Tyler joined that mission on a worrying note. After confronting the imprisoned L’Rell, she tried to use Klingon phrases to trigger his (Voq’s) underlying personality. It didn’t work, but it worsened Tyler’s flashbacks and led him to seek treatment with Dr. Culber—who already had a lot on his plate with Stamets. Culber discovered that Tyler went through massive surgical procedures during his time with the Klingons, and when he advised Tyler to take medical leave, Tyler snapped his neck.
Culber’s death comes as a shock, not least because it falls under the “bury your gays” trope. When Star Trek introduced its first same-sex couple, this was an immediate concern. TV dramas have an ugly habit of killing off queer characters, and Culber (seemingly) only survived half of Discovery‘s first season. In turn, this folds into a cumulative problem from earlier episodes. Discovery boasts the most diverse cast in Star Trek history, but it also killed off two women of color in the first few episodes, and now Dr. Culber. CBS heavily promoted the groundbreaking nature of Stamets and Culber’s relationship, but it feels like they had about five seconds of domestic bliss before one of them got horribly injured and the other one died.
The good news is, we probably haven’t seen the last of Culber. The showrunners and actor Wilson Cruz already gave several interviews hinting that Culber will return, and his love story with Stamets isn’t over. Does this mean we’ll meet Culber’s Mirror Universe counterpart? Whatever the explanation, Culber fans shouldn’t abandon the show in disgust just yet. Many of Discovery‘s growing pains came from the show following a serialized story that requires several episodes of patience before an emotional payoff. We’re just not used to seeing that with Star Trek in the same way that we’re unused to the kind of dark (and, let’s be real, humorless) content of earlier episodes. It’s not the kind of show where things get wrapped up in a single episode, but whatever the outcome with Dr. Culber, fans do have a valid reason be annoyed. Even if it’s only temporary, a queer character death plays into damaging trends for this type of show, where “anyone” can die, but certain demographics seem safer than others.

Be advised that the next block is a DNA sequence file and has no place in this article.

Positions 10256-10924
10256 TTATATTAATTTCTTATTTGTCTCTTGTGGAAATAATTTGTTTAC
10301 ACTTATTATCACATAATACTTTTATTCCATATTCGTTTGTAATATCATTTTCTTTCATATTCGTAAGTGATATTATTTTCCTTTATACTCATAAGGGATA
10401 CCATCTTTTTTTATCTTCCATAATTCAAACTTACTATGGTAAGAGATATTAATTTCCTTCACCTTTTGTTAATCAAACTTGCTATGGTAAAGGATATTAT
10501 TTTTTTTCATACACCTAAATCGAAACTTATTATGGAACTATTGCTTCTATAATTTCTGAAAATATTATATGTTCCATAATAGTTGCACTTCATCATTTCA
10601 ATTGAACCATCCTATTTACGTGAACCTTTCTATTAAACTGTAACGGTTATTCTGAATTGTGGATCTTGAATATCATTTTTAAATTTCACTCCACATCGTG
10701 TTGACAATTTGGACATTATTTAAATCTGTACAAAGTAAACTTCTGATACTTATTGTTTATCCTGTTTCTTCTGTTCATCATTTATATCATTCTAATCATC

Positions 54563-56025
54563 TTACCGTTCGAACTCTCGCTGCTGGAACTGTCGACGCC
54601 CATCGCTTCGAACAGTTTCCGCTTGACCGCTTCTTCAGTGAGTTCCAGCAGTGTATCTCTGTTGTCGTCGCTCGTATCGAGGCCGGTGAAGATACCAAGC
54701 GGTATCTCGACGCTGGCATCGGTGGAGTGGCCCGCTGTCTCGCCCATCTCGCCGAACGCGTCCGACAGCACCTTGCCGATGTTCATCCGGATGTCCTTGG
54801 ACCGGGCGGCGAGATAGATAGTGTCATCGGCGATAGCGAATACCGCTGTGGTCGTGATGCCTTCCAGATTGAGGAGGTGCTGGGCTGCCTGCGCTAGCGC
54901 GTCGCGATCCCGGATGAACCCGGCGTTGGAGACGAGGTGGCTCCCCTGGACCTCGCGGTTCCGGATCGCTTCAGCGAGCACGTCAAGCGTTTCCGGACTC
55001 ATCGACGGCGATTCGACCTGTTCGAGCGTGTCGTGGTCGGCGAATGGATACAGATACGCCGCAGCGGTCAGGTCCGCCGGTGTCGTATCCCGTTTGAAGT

In the wake of The Last Jedi, I’ve come to appreciate Discovery‘s unpredictability even more. Both inspired fan backlash because they make unexpected choices, but when you dig deep, they still have a thorough understanding of the source material. Admittedly Discovery got off to a shakier start. But given the longer format, that’s allowable. With the Mirror Universe, we reach a comfortable meeting point between familiar and unfamiliar Star Trek ideas. This episode was unabashedly tropey in the same way as episode 8’s “planet of the week” concept, reframing classic material through Discovery‘s lens.
After the dark moments earlier in the season, the Mirror Universe’s dystopian setting feels intentionally ridiculous. Everyone here is a cartoon supervillain, complete with wildly overblown threats and ostentatious fashion choices. It lends itself well to comedy, hence the genius choice of making Tilly pretend to be a murderous tyrant. (I eagerly await our first Evil Goatee, by the way.) With one caveat about Culber’s hopefully temporary demise, this was a strong start to a new chapter. It’s not easy to land a plot twist like Tyler/Voq and have it work both before and after the big reveal, and they’re already having fun with the new setting. My ideal outcome would be Tyler/Voq abandoning his holy war in the name of love, but at this point I’ve given up trying to predict this show unless it’s actively flinging foreshadowing in my face.